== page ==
How’s that New Year’s resolution going? You know, the one you made last year, too? Didn’t you resolve to read Hebrew and Greek for 10 minutes each every morning? Or was it 20 minutes?[Read more…]
In 2017, David Pleins and I released a new resource designed for students of Biblical Hebrew: Biblical Hebrew Vocabulary by Conceptual Categories: A Student’s Guide to Nouns in the Old Testament (Zondervan, 2017), a user-friendly book from Zondervan that arranges Biblical Hebrew words and phrases into categories from water to warfare, from jars to genitalia. Since then, we’ve gotten positive reviews in several journals, including the Review of Biblical and Early Christian Studies, Journal for the Study of the Old Testament, Expository Times, Bulletin for Biblical Research, Review of Biblical Literature, and Hebrew Higher Education. This blog series at theLAB aims to show how this book can be useful for students of all levels.[Read more…]
Here’s an opportunity to expand your library that you won’t want to miss: a superb set of OT resources from T&T Clark/Bloomsbury, The Library of Hebrew Bible/Old Testament Studies: 2016 (25 vols.), is currently on pre-order. But why should you care about this collection?[Read more…]
Durham University’s Centre for the Study of Jewish Culture, Society and Politics and the Centre for Catholic Studies, in collaboration with Ushaw College, are pleased to announce the forthcoming conference:
NEW SONG: Biblical Hebrew Poetry as Jewish and Christian Scripture for the 21st Century[Read more…]
With the launch of Logos 8 come several new features that will appeal to biblical scholars. These features range from various ways to visually work the biblical text to building your own morphological queries.
by Amy L. Balogh | University of Denver
As a professor who teaches Hebrew Bible and Judaic studies courses across Colorado’s Front Range while also working at the University of Denver’s Center for Judaic Studies, my non-Jewish identity is a topic of conversation more often than one might expect. These exchanges, as awkward as they are, also provide priceless opportunities to reflect on the pedagogical and ethical responsibilities that are specific to teaching and supporting a religious tradition other than the Christianity with which I was raised. [Read more…]
This is short notice, but if you can make it out to Jerusalem in less than two weeks’ time, you’ll enjoy the privilege of attending BHLaP 2018 (that acronym stands for Biblical Hebrew Linguistics and Philology).* The event, convened by Edit Doron and Robert Holmstedt, will feature 18 scholars from around Israel, and a half dozen from Canada. [Read more…]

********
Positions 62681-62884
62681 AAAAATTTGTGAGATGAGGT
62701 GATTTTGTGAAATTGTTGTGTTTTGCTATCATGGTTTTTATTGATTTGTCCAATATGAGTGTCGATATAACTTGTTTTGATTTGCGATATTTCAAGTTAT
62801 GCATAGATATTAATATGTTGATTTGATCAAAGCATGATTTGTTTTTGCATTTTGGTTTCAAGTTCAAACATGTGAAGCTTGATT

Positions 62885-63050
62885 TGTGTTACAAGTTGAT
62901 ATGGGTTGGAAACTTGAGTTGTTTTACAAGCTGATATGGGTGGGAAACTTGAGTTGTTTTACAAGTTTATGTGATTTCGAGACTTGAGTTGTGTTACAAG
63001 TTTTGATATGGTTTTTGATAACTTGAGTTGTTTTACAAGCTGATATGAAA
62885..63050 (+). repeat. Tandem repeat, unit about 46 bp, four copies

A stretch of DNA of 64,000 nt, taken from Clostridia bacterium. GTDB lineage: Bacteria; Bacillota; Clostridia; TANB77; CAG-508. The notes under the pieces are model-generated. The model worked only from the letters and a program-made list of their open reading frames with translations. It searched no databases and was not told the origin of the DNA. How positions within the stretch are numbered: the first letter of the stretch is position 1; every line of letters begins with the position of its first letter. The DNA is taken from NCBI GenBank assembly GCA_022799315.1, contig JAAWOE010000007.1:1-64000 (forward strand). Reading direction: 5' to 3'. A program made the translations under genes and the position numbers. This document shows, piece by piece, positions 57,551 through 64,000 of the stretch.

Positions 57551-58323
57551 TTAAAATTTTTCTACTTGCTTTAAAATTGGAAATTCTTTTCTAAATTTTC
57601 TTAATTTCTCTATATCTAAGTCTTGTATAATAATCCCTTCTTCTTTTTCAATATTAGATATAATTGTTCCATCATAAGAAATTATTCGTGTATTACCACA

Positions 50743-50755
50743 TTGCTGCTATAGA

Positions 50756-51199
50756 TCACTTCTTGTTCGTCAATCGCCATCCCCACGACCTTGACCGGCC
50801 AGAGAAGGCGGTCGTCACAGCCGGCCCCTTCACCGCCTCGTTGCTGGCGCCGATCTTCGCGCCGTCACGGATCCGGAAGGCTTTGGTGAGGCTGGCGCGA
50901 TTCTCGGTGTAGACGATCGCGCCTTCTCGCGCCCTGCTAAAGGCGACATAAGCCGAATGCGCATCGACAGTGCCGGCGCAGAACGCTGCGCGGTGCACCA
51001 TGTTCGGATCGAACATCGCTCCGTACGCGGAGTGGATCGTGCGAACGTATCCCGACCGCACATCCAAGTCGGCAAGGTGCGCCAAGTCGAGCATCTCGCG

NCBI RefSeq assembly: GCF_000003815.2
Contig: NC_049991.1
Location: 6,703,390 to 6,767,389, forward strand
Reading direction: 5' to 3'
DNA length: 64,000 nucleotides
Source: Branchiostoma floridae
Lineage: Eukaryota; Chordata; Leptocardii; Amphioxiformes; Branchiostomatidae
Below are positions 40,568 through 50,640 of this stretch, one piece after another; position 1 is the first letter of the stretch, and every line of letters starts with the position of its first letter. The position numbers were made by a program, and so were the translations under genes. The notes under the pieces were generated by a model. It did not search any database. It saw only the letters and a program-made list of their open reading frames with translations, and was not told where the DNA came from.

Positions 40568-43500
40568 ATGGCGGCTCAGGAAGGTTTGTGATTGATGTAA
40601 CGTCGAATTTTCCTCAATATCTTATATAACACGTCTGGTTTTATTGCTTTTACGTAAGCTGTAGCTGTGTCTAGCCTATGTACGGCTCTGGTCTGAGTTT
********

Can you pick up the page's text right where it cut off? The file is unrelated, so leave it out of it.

A New Cave, an Old Controversy: Dramatic New Discovery in Israel will Re-Ignite Debates
The last Dead Sea Scrolls cave, linked to the ruins on the marl shelf at the mouth of Wadi Qumran, was discovered in 1956, bringing the total number of caves to eleven — eleven caves containing the famous Dead Sea Scrolls, ceramic jars, and a number of other artifacts. [Read more…]
This post is by Josh Westbury, a scholar-in-residence at Faithlife.
In addition to being a Hall of Fame baseball player, Yogi Berra is perhaps remembered most for his pithy witticisms, affectionately known as “Yogi-isms”. These short sayings often strike a humorous tone by playing on obvious contradictions or redundancies. A couple of my personal favorites are: “Sometimes you can observe a lot just by watching,” and “It’s deja-vu, all over again.” These two Yogi-isms are funny because they break one of the basic rules of language: avoid redundancy.
As children we naturally learn to avoid redundancy when speaking or writing—for the simple reason that redundancy can make it hard for people (our “addressees”) to process what we are trying to say. But, as Yogi has taught us, when used intentionally, redundancy can have a powerful and even comic effect. In fact, when we pay close attention, we find that we use redundancy more often than we might expect.
The one-meaning fallacy assumes that every Greek or Hebrew word has only one meaning. Basic translation theory tells us that this is not the case. However, even if you’re aware of this fallacy, you may be using resources that are steering you in the wrong direction.
In this segment from Learn to Use Biblical Greek and Hebrew with Logos 6, Johnny Cisneros shows you how the one-meaning fallacy can sneak up on you when using Strong’s numbers and how you can avoid it by using additional lexicons. He walks you through each step, using the word kosmos in John 3:16 and 1 John 2:15 as an example.
Learn more about this Mobile Ed course and pre-order today to save 57%. Don’t wait—the course is shipping November 19!